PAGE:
How to Remove Rust From Tools
Even if you’re careful, there’s a good chance you’ll eventually need to know how to remove rust from tools. Rust can form as a result of particularly humid weather or a slightly damp garage or a tool not being used in a long while. Here’s how to remove rust from your tools so they’re ready to help you out with your next maintenance job.
Light Rust? Try Elbow Grease
Light and moderate rust can often be removed by simply scrubbing it away by hand. First, clean the tool with soap and water to remove surface dirt. Next, soak it in white vinegar for a few hours. If the item is too large to soak, one trick is to wrap it in vinegar-soaked paper towels.
Rinse and dry the tool thoroughly, and then use an abrasive pad like sandpaper or steel wool to scour away the rust. Tougher rust buildup may require using a wire wheel buff attached to a drill. Lastly, use a fine-grain sandpaper to smooth out the finish.
Heavy Rust? Break Out the Rust Remover
Moderate to heavy rust might require a bit more work. A rust remover specially formulated to break up and remove rust from tools without damaging them works well for these situations. It can even be used for lighter rust removal projects if you don’t want to try to scour away the rust by hand.
It’s also a great way to remove rust that’s stuck in joints or crevices. These spots are tough to reach with your hand but not with a rust remover. Follow the directions for use on the bottle, and be sure to use proper safety procedures and wear the right protective equipment to protect your eyes and hands from the solution.
What About Power Tools?
You can’t just toss a power tool into a bucket of rust remover any more than you can immerse one in water, but you can still remove the rust. It’s a bit more time-consuming because it requires that everything be done by hand, but it is possible to scour and scrub away the rust.
Try using smaller scouring tools like mini wire brushes to get into cracks and crevices that can’t be soaked. Remove parts that can be soaked, like blades, and clean those as you would non-power tools. A small rotary saw with a wire wheel can also be helpful if you’re trying to remove rust from hard-to-reach areas of power tools.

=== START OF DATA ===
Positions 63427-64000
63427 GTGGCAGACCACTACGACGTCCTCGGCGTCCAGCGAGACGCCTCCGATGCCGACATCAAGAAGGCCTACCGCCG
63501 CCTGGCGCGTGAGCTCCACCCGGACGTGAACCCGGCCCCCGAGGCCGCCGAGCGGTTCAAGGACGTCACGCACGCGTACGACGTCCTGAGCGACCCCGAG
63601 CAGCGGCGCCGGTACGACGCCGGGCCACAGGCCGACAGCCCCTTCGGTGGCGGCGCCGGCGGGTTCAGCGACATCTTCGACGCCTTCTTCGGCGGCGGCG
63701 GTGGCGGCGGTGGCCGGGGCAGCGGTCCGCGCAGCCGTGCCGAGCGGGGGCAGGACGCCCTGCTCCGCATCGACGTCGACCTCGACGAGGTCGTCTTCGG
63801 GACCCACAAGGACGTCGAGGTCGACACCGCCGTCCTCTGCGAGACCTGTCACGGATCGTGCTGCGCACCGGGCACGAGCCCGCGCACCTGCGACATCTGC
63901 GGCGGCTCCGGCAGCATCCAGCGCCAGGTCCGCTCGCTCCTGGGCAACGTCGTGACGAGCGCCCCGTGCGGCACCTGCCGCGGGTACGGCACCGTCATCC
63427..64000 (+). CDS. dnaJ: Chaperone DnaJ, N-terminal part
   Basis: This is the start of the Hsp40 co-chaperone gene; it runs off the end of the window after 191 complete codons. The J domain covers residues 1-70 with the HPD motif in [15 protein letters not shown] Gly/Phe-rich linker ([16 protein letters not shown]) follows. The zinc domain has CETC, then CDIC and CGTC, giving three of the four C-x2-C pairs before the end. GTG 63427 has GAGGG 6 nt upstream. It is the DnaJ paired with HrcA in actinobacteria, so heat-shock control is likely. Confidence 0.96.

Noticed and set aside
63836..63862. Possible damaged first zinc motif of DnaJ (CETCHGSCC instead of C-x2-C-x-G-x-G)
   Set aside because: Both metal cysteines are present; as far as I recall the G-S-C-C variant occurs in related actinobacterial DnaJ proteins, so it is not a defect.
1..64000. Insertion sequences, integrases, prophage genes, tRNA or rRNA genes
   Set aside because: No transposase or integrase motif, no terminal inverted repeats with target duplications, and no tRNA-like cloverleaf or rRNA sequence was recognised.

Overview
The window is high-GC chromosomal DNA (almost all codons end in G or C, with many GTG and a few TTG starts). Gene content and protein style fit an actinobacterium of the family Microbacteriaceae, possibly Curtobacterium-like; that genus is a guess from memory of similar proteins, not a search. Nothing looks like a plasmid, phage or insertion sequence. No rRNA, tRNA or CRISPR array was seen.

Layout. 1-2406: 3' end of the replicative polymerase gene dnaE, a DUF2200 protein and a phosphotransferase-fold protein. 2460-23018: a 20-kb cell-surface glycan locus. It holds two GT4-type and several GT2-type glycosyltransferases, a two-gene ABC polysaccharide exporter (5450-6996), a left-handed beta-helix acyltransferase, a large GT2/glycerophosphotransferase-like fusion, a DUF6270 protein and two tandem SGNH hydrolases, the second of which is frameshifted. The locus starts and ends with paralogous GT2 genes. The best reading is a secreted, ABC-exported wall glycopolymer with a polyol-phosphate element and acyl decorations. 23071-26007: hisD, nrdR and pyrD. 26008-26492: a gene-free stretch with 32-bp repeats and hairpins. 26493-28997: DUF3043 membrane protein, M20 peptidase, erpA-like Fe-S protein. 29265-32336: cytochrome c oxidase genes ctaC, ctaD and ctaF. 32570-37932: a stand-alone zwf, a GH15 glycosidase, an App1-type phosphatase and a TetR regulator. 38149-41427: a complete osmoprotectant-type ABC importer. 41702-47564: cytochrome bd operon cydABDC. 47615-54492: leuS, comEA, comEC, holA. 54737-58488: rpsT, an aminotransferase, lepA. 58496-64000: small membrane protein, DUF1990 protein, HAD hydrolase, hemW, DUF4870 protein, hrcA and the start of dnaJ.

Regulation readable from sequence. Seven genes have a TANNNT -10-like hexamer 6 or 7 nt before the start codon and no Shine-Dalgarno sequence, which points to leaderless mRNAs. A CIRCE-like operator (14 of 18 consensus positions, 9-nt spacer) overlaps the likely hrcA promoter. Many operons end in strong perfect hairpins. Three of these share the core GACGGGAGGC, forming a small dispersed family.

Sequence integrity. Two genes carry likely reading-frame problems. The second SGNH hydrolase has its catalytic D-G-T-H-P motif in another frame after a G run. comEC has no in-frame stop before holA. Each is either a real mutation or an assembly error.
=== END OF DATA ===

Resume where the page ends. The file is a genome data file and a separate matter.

Protect Your Tools From Rusting Again
Store your tools somewhere clean and dry to prevent future rust buildup. It’s also a good idea to treat them with a rust inhibitor, especially if they have components that are prone to rusting, such as hinges or crevices. Use a rust inhibitor after you’ve removed rust buildup and anytime you use the tool.
It’s no fun to find out that your tools have rusted, but with a little effort you can remove the rust and keep your tools rust-free and ready to use for your next project.
Check out all the cleaning products available on NAPA Online or trust one of our 17,000 NAPA AutoCare locations for routine maintenance and repairs. For more information on how to remove rust from tools, chat with a knowledgeable expert at your local NAPA AUTO PARTS store.
Photo courtesy of Flickr.
Nicole Wakelin View All
Nicole Wakelin covers the automotive industry as a freelance journalist for a variety of outlets. Her work includes news pieces, podcasts, radio, written reviews, and video reviews. She can be found in The Boston Globe, CarGurus, BestRide, US News and World Report, and AAA along with lifestyle blogs like Be Car Chic, The Other PTA, and She Buys Cars. She is active on social media with a large following on both Twitter and Instagram and currently serves as Vice President of the New England Motor Press Association.
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